I have grown tired of reading Christians editorialize about gambling ("All bets are off," Aug. 1). The arguments are more politically conservative than based on scriptural principles.
Albert Mohler avoids that pitfall but embraces another-using a hopelessly broad definition of gambling. As a result, his points about greed, work ethics, and stewardship leave unanswered the question about gambling for entertainment purposes. How is it evil to drop $40 at a horse track one day but appropriate to spend $40 that evening to see an opera? His point about "chance" leaves questions unanswered about games that involve skill and leaves questions unasked about the morality of purchasing stocks, futures, insurance, and so on. It is good to see Dr. Mohler sympathize with the poor, but frankly, gambling is not nearly as large a problem as welfare/charity dependency, the government's education monopoly, and our culture's rampant materialism. That said, Christians are well served to focus on other issues. - D. Eric Schansberg, Indiana University
Herb Strather, a trustee of Hartford Memorial Baptist Church and an investor with one of the casino groups, says the casinos "will create a minimum of 50 real, solid black millionaires." How sad to think that thousands of families and lifestyles will diminish in order to create these millionaires. - Richard Barth, Poulsbo, Wash.
The truly sad part is the casinos and lotteries don't even come close to giving the suckers an even break. If we flipped coins and you got 50 cents when you won, and lost a dollar when you didn't-those are the odds in the Florida lottery. One half of the money is removed before the pot is figured. Then you face odds of 1 in 13,000,000. If you got the first five numbers, you'd still have only one chance in 44 of hitting the last number. Our preachers could show their congregations how the investments and payrolls the casinos have could not be maintained if they offered an even bet. Simple probability theory is not rocket science and is easily comprehended (and taught). - Don Cain, Orlando, Fla.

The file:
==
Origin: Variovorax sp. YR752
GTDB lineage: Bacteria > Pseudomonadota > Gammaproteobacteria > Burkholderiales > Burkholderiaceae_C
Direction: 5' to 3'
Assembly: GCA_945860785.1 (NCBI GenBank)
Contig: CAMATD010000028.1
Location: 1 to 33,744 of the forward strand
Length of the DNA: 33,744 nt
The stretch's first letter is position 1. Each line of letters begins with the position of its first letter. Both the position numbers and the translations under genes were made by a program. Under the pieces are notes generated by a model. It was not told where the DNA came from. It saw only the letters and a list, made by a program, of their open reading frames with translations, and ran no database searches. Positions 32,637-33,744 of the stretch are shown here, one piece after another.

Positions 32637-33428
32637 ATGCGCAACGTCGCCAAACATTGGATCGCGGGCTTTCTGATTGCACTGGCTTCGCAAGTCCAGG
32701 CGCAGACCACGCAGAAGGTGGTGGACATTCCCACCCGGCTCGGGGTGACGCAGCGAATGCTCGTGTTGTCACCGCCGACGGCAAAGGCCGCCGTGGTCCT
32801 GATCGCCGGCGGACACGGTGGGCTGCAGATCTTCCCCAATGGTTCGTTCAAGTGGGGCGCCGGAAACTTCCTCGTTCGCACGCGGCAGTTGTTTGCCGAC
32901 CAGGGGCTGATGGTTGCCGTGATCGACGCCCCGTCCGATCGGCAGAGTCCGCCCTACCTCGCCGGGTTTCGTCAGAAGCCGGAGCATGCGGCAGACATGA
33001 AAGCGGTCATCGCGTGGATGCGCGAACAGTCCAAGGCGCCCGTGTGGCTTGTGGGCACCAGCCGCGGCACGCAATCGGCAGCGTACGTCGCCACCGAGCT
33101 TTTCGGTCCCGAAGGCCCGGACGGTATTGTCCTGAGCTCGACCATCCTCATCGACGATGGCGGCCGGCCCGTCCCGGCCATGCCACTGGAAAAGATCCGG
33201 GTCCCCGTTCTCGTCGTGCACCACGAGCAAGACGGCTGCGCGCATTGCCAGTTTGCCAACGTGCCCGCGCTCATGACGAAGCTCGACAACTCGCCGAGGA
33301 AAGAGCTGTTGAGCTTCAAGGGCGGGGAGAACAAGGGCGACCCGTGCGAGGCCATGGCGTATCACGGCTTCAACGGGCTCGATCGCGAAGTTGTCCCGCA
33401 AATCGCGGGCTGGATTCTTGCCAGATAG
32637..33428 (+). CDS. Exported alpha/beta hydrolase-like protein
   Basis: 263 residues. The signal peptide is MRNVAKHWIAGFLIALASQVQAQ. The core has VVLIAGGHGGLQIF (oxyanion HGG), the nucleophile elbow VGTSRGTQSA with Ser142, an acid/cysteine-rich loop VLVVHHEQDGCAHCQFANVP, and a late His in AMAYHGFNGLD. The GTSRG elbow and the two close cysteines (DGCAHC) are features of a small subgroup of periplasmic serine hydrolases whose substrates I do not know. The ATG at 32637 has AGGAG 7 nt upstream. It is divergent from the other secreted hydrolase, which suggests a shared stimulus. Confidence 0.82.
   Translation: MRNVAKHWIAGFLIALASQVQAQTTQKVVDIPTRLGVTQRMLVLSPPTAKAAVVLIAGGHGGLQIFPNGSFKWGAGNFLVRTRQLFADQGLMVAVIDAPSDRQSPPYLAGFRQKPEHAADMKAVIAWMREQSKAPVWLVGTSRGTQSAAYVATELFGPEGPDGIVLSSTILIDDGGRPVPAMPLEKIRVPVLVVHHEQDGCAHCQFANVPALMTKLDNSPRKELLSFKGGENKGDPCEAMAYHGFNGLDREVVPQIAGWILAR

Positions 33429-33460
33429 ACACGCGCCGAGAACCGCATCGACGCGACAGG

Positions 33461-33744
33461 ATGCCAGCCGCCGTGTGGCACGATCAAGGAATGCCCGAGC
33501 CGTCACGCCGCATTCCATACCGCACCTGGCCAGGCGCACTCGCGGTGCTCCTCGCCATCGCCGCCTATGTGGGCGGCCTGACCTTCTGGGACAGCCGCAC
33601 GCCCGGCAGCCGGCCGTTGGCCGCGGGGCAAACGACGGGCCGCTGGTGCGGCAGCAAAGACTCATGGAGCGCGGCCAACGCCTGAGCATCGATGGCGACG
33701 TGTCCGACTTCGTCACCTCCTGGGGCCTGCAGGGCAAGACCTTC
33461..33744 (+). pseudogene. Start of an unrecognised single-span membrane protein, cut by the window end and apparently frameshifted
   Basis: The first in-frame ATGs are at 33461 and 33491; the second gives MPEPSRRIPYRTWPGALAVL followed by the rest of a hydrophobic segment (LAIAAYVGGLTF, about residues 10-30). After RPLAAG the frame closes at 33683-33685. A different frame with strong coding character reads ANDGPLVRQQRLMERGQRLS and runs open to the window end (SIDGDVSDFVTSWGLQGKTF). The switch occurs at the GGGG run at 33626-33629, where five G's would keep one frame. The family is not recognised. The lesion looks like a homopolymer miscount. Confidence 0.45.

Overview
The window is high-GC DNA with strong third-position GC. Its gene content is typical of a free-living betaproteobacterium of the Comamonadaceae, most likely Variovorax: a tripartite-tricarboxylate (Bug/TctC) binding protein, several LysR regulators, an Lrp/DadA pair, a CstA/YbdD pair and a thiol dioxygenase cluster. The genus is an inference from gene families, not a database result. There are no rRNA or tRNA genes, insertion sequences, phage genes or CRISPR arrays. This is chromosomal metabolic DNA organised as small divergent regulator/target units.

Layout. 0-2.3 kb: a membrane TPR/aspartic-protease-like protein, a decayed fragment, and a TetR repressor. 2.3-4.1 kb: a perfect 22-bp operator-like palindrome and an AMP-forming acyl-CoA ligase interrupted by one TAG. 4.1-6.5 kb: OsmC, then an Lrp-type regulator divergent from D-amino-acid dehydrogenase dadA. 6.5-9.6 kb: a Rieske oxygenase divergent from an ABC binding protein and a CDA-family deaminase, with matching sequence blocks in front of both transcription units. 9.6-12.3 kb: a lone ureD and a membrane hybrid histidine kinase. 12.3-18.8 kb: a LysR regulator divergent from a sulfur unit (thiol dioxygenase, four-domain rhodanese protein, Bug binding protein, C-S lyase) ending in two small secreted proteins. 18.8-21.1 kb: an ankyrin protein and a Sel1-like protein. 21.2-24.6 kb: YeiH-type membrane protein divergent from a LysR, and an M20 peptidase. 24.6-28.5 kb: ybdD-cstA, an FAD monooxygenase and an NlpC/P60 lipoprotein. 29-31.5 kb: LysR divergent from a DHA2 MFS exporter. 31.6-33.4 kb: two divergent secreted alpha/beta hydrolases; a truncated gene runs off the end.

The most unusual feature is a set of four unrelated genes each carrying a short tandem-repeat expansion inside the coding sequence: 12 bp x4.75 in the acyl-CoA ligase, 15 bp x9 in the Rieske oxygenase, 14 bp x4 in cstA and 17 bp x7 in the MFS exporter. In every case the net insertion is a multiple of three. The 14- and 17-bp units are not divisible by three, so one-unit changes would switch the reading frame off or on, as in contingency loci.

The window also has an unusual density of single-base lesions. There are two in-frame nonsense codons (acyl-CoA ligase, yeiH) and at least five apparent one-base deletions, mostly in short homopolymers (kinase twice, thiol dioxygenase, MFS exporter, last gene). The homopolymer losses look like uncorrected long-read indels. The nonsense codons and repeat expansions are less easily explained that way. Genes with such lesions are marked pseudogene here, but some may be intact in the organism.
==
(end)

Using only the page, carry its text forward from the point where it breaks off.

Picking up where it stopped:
UN contra Christianity
Thank you for having the courage to publish "The UN vs. Christianity?" (Aug. 1). The story of what the United Nations is doing in Sudan today has striking parallels to what it did in the Christian country of Katanga [a province of Congo that was independent from July 1960 to Jan. 1963] in 1961. In Sudan, the UN diverts food from Christians who are starving and sends it to where it is little needed; in Katanga, the UN did the same when it sent UN troops, not to the chaos-filled streets of the Congo where they were most needed, but to the peaceful streets of Katanga where they were not needed, and certainly not wanted. Thousands needlessly lost their lives when the UN invaded Katanga despite the UN's claim to be "acting in the best interests of all involved." There is no doubt in my mind that it is the UN vs. Christianity. It pains me that there are Christians who do not yet realize that. - David Eastman, Huntington Beach, Calif.
I agree that art forms mass-produced for commercial ends can lack creativity, but recycling the creativity of the past is certainly not new ("Retro-grade culture," Aug. 1). Shakespeare has been done for centuries, and many basic storylines have been around since Bible times. Just because we see recycling of past classics does not mean that creativity is lacking. Consider the sheer number of new works that are being produced daily. It is especially exciting to see what Christians are doing to keep our culture alive. - Patty D. Conrad, Norman, Okla.
I just discovered your magazine on the Internet. I can't believe how wonderful and well-written it is. I've searched for a Christian magazine not half-baked (The Door) or ecumenical (Christianity Today), but well-rounded, with an emphasis on the cultural issues affecting us. Many of the issues you cover are apparently not considered very important by the mainstream press, but each of your articles covers topics of great importance to me. - Harry Seabrook, Roswell, Ga.